One of Apple’s biggest projects is reducing its overall impact on the earth, making decisions that are more environmentally friendly in the long run.
And while Apple itself as touted these developments and milestones on its own, the United Nations is getting in on the action as well.
Announced amongst the backdrop of nations signalling their renewed determination to meet the goals of the Paris Agreement, these awards shine a light on 15 incredible examples of scalable climate action around the world,” said Niclas Svenningsen, Manager of the UN Climate Change Global Climate Action Programme
Today, the UN has awarded Apple as part of the “Mission Possible” effort, which includes Apple’s efforts to reduce carbon emissions, and to take responsibility for the company’s entire carbon footprint. Of course, transitioning to 100% renewable energy for the electricity that sources through its offices, data centers, and retail stores is a big step in the right direction as well.
Global: Apple is on a mission to make its products without taking from the Earth. It has transitioned to 100% renewable energy for the electricity it uses in its offices, retail stores and data centres in 43 countries across the world, and currently is transitioning its entire supply chain to 100% renewable energy.
The UN notes that Apple, over the course of the last three years alone, has reduced its carbon footprint by 35 percent. Across all of the company’s major product lines, Apple has decreased average energy use by 70%. In addition to that, Apple partnered with Conservation International to to not only protect, but also restore 11,000 hectare of mangrove forest in Colombia.
Apple’s efforts are good for its business, and helping the earth is also a bonus as well. However, it comes down to helping people as well:
Apple’s investments in energy efficiency and clean energy initiatives not only provide cost savings for Apple and its suppliers, but also promote economic opportunity by promoting new renewable energy markets. By issuing green bonds, Apple has invested in programmes that offer both environmental and organizational benefits. In 2016, its green bond was the first to be offered by a United States tech company and, at USD 1.5 billion, the largest green bond issued by any U.S. corporation. In June 2017, following the U.S. Administration’s announcement of its intention to withdraw from the Paris Agreement, Apple issued its second green bond, a USD 1 billion issuance. Apple has invested over USD 165 million, from this second green bond alone, to energy efficiency programmes which will reduce costs and save more than 2 million kWh annually throughout the life of the projects.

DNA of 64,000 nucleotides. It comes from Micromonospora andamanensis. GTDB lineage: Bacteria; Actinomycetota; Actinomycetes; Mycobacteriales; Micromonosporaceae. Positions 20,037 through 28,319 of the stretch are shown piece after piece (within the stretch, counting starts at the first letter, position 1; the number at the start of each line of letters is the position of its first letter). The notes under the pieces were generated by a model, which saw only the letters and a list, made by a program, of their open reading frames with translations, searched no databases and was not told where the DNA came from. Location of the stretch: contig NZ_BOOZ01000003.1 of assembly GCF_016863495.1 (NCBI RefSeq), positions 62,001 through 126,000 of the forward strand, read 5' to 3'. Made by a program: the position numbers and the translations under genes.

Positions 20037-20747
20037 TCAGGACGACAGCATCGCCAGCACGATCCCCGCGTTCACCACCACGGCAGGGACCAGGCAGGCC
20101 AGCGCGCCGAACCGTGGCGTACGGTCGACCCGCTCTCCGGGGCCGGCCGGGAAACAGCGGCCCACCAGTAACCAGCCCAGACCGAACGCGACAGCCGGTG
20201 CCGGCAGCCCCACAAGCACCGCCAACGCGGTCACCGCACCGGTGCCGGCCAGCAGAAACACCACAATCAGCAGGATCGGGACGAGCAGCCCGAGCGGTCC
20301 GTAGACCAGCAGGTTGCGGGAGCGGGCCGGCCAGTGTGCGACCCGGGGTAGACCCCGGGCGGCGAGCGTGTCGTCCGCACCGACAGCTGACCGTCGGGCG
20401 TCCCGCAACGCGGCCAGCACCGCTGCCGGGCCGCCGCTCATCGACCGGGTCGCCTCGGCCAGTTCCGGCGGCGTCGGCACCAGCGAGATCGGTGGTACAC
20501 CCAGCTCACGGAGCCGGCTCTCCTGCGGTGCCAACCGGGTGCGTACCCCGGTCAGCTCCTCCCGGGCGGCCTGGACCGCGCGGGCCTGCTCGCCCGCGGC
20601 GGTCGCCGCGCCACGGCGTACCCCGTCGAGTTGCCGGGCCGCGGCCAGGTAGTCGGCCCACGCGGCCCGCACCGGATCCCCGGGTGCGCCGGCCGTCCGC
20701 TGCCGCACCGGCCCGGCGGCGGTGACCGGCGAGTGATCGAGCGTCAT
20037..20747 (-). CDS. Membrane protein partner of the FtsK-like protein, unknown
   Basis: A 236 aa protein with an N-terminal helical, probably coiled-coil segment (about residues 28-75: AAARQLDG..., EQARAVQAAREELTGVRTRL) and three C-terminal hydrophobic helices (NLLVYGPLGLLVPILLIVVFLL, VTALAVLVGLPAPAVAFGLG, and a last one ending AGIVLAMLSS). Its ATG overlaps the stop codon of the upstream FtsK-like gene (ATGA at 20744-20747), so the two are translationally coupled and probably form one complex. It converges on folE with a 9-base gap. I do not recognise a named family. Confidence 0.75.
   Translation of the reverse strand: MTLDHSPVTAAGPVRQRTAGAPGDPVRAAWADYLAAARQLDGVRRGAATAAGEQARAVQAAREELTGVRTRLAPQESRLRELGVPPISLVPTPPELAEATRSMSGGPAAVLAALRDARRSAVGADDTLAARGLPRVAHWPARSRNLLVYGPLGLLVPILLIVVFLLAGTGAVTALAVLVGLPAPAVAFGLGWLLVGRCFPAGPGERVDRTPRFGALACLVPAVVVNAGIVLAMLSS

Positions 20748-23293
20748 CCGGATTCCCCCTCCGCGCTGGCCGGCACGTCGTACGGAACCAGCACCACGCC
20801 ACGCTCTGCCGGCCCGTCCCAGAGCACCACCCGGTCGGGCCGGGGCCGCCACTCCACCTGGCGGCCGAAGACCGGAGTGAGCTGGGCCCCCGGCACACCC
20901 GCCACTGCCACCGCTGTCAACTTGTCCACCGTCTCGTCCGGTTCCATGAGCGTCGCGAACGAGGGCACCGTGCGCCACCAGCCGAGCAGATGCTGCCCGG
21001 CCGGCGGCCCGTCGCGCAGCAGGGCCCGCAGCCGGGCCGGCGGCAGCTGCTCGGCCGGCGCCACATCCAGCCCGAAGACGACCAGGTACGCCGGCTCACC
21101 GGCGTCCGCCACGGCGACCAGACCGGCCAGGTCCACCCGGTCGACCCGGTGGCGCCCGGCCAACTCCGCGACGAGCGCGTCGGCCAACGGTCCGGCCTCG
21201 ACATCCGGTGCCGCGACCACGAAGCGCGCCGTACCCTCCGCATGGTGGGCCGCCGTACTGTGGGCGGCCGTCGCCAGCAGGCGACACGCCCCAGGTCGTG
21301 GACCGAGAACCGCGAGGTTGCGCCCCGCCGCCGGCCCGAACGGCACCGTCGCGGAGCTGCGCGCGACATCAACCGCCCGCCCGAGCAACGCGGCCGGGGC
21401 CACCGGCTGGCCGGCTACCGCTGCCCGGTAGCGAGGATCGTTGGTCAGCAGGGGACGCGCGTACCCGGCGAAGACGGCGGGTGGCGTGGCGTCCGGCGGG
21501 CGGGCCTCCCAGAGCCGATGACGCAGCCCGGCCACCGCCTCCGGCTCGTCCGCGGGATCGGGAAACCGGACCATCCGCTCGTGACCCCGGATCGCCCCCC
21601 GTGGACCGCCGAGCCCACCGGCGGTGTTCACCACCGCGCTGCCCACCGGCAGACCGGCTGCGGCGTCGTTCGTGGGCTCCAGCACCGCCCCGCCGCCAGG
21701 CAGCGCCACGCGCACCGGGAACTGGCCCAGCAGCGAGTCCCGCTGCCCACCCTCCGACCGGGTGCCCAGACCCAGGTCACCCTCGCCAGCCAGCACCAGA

Apple’s SVP of Environment, Policy, and Social Initiatives, Lisa Jackson, weighed in on the award from the United Nations:
At Apple, we take our responsibility seriously to leave the world better than we found it. By running 100% of our operations on renewable energy and driving our entire global supply chain to do the same, we’ll bring more than 6 gigawatts of clean power online next year. From restoring mangrove forests in Colombia to launching a new Clean Energy Fund in China, we know that we must keep challenging ourselves to innovate and do more to take on the climate crisis globally. Thank you to the United Nations for recognizing our commitment to clean energy and reducing the carbon footprint of our products. We promise to keep leading the charge for bold climate action.
Apple is on a bit of a streak this week when it comes to good news about its environmental impact. We recently reported that Apple’s China Clean Energy Fund has invested in three wind farms in the region.